New Rochelle Mayor Noam Bramson gives his take on developments throughout the city.
Q: What in general, is in the works for New Rochelle for the Fall?
"We are pursuing our economic development objectives. We have selected a developer for Church/Division in the area south of Main St. We expect to launch a planning analysis for Davids Island, which is going to be guided in large measure by the volunteer taskforce. In addition, we expect to receive revised plans from Forest City Residential for the Echo Bay waterfront area. "
Q: Will there be any changes coming to North Avenue?
"We will see the next phase of North Ave. corridor improvements—and we will be expanding streetscape improvements south to Lockwood Ave. This will bring new sidewalks, crosswalks and maintenance to the trees in the area. "
Q: What challenges do you face for this year's budget?
"All of us are wrestling with the challenges of this very difficult economy. I expect the upcoming budget season will be very challenging, just as the last two have been. The council will have to wrestle with some very tough choices. The city manager will release a draft in early-to-mid November and the council will adopt it by the end of the calendar year."
Q: We've heard a lot about GreeNR, a sustainability plan for New Rochelle. What's the status of the plan?
"We are in the midst of evaluating the sustainability plan. We are hopeful that following possible council amendments a final plan can be adopted. GreeNR will serve as a basis for building environmental and economic action over a 20 year period of time."
Q: What can people expect for the renovation in City Park?
"This is the most significant investment in our active playing fields in at least a generation. We will greatly expand the park's capacity while improving the play experience for those who use it. Soccer and baseball fields will be re-done. There will be a network of trails and a splash pad. There will be a footprint reserved for a possible future ice skating rink. That is not paid for by the city. We are issuing a request for proposals in the hope that we can fiannce this through a public/private partnership."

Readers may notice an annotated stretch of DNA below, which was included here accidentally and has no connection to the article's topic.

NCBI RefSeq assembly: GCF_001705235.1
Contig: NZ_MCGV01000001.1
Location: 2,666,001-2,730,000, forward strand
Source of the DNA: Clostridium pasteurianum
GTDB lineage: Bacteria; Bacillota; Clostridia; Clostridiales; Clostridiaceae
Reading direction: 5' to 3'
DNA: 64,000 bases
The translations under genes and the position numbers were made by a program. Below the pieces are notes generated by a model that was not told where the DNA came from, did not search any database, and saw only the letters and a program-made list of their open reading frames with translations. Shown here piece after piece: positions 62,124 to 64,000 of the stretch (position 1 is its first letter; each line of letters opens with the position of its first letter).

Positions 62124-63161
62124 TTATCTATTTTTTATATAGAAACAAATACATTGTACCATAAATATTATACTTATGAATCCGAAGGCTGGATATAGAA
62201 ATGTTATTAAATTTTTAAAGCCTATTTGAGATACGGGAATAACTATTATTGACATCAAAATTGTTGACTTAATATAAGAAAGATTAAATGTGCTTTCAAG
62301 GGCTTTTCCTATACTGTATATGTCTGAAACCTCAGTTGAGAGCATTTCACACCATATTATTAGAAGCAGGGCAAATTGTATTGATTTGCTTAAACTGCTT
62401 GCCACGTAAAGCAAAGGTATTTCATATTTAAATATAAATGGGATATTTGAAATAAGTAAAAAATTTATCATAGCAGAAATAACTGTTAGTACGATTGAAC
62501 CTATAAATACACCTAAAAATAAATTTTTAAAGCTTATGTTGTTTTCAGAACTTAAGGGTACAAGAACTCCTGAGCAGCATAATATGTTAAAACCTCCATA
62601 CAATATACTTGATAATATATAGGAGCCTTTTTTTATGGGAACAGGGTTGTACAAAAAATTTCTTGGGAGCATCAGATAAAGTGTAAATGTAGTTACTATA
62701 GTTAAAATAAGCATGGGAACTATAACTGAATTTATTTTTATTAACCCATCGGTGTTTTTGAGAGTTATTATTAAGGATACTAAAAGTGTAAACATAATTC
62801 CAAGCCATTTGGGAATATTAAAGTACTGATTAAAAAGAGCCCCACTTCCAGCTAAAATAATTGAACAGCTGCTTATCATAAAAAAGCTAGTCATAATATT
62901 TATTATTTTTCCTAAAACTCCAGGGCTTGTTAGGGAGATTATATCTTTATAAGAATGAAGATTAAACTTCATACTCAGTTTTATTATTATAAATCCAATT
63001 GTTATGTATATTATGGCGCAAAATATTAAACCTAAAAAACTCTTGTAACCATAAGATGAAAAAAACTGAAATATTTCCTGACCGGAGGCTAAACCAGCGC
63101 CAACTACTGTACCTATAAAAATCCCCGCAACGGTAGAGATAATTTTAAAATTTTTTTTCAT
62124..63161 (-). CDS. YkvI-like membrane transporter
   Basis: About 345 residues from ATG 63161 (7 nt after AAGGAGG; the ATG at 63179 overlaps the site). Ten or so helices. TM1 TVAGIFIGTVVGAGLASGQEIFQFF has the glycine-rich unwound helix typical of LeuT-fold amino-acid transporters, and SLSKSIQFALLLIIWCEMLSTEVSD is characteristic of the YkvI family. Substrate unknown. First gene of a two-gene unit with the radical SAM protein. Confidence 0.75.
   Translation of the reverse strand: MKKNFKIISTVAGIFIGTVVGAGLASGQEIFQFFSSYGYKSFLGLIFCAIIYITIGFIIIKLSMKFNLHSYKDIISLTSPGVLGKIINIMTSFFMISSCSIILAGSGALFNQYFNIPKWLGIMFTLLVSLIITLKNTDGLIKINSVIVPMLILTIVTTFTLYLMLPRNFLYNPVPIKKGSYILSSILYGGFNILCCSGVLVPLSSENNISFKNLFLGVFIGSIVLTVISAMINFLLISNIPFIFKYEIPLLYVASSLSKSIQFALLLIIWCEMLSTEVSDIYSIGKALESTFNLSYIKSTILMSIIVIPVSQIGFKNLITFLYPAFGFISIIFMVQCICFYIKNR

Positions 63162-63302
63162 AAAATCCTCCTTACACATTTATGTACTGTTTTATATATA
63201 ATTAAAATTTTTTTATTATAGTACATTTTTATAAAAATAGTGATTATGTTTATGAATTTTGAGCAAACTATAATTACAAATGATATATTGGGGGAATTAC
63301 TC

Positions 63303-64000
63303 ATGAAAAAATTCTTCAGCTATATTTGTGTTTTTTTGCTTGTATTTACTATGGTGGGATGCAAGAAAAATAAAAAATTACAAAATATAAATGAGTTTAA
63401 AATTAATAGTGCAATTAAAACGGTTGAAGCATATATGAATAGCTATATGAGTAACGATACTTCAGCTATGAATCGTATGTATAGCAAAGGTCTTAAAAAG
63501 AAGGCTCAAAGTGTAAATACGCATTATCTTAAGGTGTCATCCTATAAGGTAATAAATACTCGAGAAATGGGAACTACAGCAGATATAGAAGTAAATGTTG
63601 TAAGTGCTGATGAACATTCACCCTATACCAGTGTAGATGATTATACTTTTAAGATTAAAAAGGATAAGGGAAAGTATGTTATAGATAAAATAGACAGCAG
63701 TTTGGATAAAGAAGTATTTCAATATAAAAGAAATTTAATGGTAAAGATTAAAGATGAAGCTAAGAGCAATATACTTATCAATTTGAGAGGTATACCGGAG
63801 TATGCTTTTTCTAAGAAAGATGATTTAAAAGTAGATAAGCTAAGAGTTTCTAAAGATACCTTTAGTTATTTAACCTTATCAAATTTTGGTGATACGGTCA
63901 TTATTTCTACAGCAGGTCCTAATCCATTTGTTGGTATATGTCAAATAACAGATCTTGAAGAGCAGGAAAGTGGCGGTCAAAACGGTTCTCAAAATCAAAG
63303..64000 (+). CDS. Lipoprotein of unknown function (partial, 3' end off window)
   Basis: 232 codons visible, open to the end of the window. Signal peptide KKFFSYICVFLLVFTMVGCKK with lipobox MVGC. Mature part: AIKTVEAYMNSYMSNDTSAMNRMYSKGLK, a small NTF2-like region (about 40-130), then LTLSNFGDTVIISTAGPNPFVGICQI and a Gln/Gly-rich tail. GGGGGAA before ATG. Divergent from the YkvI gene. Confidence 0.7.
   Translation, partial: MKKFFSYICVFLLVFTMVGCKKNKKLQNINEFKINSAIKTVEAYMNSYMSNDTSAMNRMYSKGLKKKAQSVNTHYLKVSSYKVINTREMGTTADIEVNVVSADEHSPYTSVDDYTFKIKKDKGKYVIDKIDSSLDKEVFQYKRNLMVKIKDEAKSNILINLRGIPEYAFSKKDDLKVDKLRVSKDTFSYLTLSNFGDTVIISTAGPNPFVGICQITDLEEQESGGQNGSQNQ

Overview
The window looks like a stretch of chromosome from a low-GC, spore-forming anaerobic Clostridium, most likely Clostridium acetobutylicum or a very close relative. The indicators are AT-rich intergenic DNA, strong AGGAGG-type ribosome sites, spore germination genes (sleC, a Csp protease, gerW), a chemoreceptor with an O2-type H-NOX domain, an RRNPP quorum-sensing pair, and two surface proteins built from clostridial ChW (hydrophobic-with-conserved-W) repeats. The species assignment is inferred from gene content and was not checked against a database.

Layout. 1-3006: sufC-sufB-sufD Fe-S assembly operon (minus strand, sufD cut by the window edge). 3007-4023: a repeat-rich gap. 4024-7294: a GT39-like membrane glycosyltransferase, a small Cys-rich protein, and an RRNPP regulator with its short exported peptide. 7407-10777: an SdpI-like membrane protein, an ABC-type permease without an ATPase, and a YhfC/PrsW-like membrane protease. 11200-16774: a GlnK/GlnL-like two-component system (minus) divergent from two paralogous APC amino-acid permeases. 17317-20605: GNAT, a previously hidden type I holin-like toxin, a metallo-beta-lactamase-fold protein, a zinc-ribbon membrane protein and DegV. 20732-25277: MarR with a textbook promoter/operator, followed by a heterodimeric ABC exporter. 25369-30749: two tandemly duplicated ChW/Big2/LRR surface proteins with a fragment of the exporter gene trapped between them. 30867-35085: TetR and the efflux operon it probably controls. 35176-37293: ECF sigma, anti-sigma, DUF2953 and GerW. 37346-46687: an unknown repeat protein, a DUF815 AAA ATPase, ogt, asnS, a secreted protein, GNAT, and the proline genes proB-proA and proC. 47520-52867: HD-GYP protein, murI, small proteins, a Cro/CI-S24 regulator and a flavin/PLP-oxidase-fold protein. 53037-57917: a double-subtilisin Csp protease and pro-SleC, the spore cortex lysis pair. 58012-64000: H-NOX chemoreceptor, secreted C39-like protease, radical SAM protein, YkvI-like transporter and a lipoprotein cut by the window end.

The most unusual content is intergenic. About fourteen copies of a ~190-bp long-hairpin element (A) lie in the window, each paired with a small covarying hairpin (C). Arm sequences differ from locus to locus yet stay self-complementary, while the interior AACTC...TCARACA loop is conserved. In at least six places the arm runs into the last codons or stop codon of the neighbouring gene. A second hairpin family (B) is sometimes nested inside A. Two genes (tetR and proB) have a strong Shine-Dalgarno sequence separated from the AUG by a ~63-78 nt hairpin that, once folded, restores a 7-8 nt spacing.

Q: Who is paying for the $10 million renovations to City Park?
"The project is paid for by a county legacy grant and money from FEMA. A portion of it is paid for by Monroe College. This will allow us to make dramatic improvements to our recreational facilities without placing any burdens on New Rochelle taxpayers."
Q: There is a lot of controversy about what should happen to the Armory. Where do you stand?
"I'm open-minded about options that might preserve the Armory and integrate it into a revitalized Echo Bay waterfront. I'm pleased that an analysis of physical, financial and planning challenges is now underway. Forest City Residential, Monroe College and the local veterans will come back to us with the results of their feasibility analysis and that will provide a basis for informed decision-making moving forward. I think opening the waterfront will be a benefit to the people of the city for many years to come. Actions at the waterfront need to flow from that central purpose."
Q: What is your ideal development strategy for Davids Island?
"We have assembled a task force that will work with our planning officials to recommend the components of a master plan, which could then be approved by the city council and serve as the basis for development of the island for years to come. The history of the island suggests that this will be a challenging undertaking. There is a need to balance economic and environmental objectives. I am hopeful that forward-looking, innovative, sustainable design can resolve some of the traditional tensions between economic and environmental interests. We are at the very beginning of the process. It would be a mistake to rush through a planning exercise on such a sensitive subject, rather than insuring that our plans are fully informed by public input and by the advice of experts and key stakeholders."
Q: What is your long-term vision for downtown New Rochelle?
"The downtown is a transformation aimed at creating a vital mixed-use environment with an appropriate balance of services and recreation. We've experienced over a billion dollars in private investment and that's made a huge positive difference. But we still have a long way to go. The city intends to use it's various planning tools — including zoning, when appropriate — incentives, and comprehensive planning standards and the objectives within our sustainability plan to pursue a model of transit-oriented development. We think it will be very beneficial to New Rochelle. It's also consistent with regional and national planning objectives. At the same time, we will continue working to protect our neighborhoods, preserve our open space assets and enhance the quality of life."
Q: Is there any one community that New Rochelle should try to model its developments after? Perhaps White Plains?
I don't think there is any one community that represents the model we want for New Rochelle. Certainly the size and diversity of White Plains is impressive, some of Yonkers' waterfront developments have been quite successful, but New Rochelle has its own distinct personality. Any changes have to respect our history. We have to work to keep our charming architecture as opposed to a strategy of demolition and new construction."